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Production of Siderophores by an Apple Root-Associated Streptomyces ciscaucasicus Strain GS2 Using Chemical and Biological OSMAC Approaches (2021)

Armin R., Zühlke S., Grunewaldt-Stöcker G., Mahnkopp-Dirks F., Kusari S.

Molecules, 26 (12), 3517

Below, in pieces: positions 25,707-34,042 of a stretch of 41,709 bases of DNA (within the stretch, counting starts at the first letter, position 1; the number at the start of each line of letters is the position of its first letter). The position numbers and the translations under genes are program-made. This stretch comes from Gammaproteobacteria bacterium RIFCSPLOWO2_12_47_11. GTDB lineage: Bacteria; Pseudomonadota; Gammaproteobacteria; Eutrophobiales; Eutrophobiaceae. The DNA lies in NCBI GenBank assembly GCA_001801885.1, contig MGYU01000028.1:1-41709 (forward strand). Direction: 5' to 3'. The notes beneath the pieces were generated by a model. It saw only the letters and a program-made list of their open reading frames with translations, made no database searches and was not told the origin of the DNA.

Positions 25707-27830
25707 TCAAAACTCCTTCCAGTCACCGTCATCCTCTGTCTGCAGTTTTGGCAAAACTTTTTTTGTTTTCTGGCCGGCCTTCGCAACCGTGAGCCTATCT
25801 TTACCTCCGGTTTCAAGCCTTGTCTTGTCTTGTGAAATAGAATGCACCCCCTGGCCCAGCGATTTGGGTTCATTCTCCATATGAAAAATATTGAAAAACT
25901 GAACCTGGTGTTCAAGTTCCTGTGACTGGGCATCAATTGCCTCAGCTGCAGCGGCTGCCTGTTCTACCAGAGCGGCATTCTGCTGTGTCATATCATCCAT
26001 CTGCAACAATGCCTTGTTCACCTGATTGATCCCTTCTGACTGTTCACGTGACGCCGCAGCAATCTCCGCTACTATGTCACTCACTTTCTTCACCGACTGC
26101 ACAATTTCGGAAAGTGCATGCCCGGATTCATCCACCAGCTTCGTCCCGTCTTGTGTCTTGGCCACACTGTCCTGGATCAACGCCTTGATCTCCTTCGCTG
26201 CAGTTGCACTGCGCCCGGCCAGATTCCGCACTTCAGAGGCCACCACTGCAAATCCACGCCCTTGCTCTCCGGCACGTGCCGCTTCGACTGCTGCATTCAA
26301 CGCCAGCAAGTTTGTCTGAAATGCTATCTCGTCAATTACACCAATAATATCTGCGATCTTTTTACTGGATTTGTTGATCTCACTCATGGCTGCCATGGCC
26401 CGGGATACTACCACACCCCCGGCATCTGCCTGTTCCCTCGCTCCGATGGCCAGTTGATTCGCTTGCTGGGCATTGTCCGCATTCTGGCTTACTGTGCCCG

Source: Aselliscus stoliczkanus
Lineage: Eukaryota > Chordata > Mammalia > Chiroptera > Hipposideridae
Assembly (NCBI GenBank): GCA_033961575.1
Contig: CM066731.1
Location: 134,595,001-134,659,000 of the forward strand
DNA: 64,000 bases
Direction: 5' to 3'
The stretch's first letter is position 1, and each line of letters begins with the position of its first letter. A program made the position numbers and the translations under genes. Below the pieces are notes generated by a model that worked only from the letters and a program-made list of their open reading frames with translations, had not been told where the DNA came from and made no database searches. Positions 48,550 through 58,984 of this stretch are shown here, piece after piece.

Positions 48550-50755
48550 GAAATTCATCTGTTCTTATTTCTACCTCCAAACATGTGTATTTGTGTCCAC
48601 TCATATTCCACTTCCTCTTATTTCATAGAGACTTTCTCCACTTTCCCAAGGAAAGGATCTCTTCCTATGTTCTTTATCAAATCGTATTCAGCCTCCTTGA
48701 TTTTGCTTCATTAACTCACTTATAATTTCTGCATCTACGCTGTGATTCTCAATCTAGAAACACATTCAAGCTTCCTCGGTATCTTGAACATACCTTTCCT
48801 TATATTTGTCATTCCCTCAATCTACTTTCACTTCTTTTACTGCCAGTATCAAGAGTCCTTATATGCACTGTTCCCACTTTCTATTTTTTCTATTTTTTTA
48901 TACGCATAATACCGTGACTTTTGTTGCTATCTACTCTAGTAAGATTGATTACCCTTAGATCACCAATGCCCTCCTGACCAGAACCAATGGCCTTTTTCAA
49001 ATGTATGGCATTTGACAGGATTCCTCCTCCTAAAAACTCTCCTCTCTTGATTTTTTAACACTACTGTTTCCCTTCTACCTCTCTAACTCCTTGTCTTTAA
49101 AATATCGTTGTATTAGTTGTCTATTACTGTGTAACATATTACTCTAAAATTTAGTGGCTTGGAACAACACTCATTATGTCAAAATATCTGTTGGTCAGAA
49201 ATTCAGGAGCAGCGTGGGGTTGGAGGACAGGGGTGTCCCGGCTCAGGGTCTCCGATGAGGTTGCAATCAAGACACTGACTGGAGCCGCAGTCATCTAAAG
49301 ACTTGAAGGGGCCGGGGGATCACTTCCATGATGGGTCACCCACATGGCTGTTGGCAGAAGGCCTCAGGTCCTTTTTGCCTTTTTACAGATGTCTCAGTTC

Apple Replant Disease (ARD) is a significant problem in apple orchards that causes root tissue damage, stunted plant growth, and decline in fruit quality, size, and overall yield. Dysbiosis of apple root-associated microbiome and selective richness of Streptomyces species in the rhizosphere typically concurs root impairment associated with ARD. However, possible roles of Streptomyces secondary metabolites within these observations remain unstudied. Therefore, we employed the One Strain Many Compounds (OSMAC) approach coupled to high-performance liquid chromatography-high-resolution tandem mass spectrometry (HPLC-HRMSn) to evaluate the chemical ecology of an apple root-associated Streptomycesciscaucasicus strain GS2, temporally over 14 days. The chemical OSMAC approach comprised cultivation media alterations using six different media compositions, which led to the biosynthesis of the iron-chelated siderophores, ferrioxamines. The biological OSMAC approach was concomitantly applied by dual-culture cultivation for microorganismal interactions with an endophytic Streptomyces pulveraceus strain ES16 and the pathogen Cylindrocarpon olidum. This led to the modulation of ferrioxamines produced and further triggered biosynthesis of the unchelated siderophores, desferrioxamines. The structures of the compounds were elucidated using HRMSn and by comparison with the literature. We evaluated the dynamics of siderophore production under the combined influence of chemical and biological OSMAC triggers, temporally over 3, 7, and 14 days, to discern the strain’s siderophore-mediated chemical ecology. We discuss our results based on the plausible chemical implications of S. ciscaucasicus strain GS2 in the rhizosphere. ORDIAmur